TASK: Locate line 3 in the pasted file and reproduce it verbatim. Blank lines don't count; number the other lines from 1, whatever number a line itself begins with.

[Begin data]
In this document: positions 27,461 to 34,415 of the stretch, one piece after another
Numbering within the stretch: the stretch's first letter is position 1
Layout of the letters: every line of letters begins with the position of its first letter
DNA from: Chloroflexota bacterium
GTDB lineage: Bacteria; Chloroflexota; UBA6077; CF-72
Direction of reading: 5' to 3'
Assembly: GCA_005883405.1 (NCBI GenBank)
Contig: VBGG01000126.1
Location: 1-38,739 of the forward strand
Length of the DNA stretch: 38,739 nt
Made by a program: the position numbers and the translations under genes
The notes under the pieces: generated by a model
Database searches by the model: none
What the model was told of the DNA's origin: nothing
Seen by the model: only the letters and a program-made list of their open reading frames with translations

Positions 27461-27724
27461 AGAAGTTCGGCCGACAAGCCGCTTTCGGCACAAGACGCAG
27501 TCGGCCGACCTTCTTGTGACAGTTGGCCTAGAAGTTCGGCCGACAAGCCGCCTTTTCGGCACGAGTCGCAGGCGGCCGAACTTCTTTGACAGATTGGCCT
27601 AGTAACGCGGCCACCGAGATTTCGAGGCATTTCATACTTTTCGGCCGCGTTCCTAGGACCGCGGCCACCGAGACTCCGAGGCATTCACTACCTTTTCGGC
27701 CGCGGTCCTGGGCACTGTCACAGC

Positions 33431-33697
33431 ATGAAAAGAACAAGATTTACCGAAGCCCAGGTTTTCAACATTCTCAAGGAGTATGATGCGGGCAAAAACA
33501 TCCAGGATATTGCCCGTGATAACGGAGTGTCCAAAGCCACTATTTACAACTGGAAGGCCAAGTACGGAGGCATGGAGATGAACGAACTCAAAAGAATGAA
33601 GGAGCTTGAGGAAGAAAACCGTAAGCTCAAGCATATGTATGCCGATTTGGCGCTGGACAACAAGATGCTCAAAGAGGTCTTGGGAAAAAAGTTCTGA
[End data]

Layout of the letters: every line of letters begins with the position of its first letter